Nature Conservancy of Canada completes conservation of Alberta's Waldron grasslands with King Ranch
14,000 hectare conservation easement largest in Canadian history
Nearly 14,000 hectares of Alberta grassland is now protected from future development thanks to the addition of the King Ranch to the Waldron Conservation Project.
The acquisition is the largest conservation easement in Canadian history — meaning the ranchers who own the land retain grazing rights, but won't cultivate it, subdivide it or drain the wetlands.
- Alberta ranchers to conserve huge tract of native grassland
- MORE ALBERTA NEWS | Alberta budget: How to find the right price for oil
The Waldron lands are about 80 km southwest of Calgary, situated along the eastern slopes of the Rocky Mountains.
The area is an important watershed and animal wildlife corridor for bears, cougars, elk, mule deer, hawks, eagles and moose.
"So the entire basin is now conserved as one large working ranch," said Larry Simpson, associate regional VP for the Nature Conservancy of Canada (NCC).
Wealthy brothers held pants up with twine
The property was previously owned by brothers and lifetime bachelors Harrold and Maurice King, who lived together in a log cabin on the ranch for more than half a century.
The King brothers were multimillionaires, but you wouldn't know it.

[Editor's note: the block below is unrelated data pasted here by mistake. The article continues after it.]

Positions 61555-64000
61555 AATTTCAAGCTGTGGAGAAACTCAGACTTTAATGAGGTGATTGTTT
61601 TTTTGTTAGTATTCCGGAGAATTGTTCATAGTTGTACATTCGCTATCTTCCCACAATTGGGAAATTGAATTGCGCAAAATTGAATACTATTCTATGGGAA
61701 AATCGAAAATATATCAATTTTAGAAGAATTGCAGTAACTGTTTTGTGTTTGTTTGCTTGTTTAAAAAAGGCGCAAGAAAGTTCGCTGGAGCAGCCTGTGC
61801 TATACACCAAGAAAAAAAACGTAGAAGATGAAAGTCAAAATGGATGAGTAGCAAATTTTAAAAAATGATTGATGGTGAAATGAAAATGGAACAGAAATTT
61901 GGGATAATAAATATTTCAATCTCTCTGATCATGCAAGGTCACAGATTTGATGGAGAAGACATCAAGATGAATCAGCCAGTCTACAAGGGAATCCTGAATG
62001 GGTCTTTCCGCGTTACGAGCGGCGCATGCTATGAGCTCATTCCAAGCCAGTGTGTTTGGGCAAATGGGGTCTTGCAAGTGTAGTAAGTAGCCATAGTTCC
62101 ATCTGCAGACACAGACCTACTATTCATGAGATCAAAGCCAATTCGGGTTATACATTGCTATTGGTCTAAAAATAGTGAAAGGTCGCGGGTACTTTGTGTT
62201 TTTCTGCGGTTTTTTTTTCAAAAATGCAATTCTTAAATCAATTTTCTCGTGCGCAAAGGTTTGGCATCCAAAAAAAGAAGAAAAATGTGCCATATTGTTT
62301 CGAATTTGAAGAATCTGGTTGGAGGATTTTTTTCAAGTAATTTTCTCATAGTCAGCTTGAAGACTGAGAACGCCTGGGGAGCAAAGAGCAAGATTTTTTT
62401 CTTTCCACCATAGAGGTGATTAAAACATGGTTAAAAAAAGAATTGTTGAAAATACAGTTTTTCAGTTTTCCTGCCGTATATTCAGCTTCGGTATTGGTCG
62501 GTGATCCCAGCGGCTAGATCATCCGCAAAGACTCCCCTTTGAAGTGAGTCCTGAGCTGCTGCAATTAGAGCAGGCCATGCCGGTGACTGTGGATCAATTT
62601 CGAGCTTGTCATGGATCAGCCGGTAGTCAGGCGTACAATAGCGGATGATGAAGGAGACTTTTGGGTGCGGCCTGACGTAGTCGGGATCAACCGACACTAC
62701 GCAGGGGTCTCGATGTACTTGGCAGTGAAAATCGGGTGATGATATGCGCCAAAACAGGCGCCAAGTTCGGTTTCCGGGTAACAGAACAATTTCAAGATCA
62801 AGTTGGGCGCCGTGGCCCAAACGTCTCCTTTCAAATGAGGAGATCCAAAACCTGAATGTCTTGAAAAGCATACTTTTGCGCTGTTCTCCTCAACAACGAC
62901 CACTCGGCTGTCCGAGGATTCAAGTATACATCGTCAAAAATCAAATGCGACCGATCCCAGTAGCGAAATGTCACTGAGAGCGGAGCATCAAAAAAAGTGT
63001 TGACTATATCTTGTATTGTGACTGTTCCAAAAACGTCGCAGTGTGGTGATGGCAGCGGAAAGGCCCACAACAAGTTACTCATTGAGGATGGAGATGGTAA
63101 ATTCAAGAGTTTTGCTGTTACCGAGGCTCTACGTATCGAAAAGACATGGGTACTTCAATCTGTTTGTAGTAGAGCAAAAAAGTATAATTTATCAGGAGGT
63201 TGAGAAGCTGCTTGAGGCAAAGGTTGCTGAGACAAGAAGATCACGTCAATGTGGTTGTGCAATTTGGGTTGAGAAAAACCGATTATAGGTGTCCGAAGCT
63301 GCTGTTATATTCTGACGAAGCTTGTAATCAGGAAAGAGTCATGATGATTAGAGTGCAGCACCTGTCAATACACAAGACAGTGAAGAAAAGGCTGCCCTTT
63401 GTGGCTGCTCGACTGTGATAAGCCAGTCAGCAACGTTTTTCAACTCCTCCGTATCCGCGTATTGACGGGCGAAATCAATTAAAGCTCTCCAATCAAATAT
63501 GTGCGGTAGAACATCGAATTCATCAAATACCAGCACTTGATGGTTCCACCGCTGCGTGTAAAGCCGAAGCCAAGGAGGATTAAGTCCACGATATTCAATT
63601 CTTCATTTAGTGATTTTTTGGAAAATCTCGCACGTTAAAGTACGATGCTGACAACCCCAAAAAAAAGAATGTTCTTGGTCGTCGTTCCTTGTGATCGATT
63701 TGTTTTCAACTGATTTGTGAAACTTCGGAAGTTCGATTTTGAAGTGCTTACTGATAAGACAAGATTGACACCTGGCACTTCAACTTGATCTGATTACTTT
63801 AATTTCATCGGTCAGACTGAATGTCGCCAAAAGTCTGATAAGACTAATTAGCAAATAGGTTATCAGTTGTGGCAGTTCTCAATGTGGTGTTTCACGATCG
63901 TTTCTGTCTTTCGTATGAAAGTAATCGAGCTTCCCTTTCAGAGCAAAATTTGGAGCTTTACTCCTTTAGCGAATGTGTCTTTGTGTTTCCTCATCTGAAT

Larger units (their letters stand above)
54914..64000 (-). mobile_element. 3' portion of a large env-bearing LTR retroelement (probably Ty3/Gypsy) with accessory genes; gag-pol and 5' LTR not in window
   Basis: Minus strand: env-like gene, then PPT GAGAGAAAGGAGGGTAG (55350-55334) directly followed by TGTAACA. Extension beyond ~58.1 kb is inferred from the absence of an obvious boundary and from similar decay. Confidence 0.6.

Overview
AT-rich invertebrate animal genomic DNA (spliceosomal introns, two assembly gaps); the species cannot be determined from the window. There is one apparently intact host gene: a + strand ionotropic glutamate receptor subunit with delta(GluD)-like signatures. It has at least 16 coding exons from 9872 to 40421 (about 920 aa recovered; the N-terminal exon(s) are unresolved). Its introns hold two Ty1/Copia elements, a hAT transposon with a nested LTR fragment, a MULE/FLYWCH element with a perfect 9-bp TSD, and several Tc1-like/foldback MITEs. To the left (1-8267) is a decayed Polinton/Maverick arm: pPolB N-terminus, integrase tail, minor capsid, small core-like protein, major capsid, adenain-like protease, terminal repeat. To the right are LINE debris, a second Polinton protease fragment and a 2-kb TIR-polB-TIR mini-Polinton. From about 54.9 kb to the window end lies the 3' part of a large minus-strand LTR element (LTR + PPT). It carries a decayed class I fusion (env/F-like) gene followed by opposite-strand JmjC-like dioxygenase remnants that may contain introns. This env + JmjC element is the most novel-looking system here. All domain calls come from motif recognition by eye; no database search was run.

"If you saw them in the town of Pincher Creek during the 60s, 70s or 80s they would almost look homeless," said Simpson.
"Binder twine for belts and hair going in every direction. They were highly intelligent and well-mannered but you didn't have any sense that they were some of the wealthiest ranchers in southwest Alberta."
Protection through government, conservationists and cowboys
A group of ranchers, called the Waldron Grazing Co-operative, own the Waldron Ranch — the property adjacent to the King Ranch.
In 2014, the NCC paid $15 million for a conservation easement on the Waldron Ranch. That gave Waldron shareholders the purchasing power to buy the King Ranch for $11.5 million.
Th NCC then purchased an additional easement on the King Ranch, valued at $5.4 million. Provincial and federal funding covered $2.3 million of that easement.
The rest was donated by the Waldron shareholders.
With files from the Calgary Eyeopener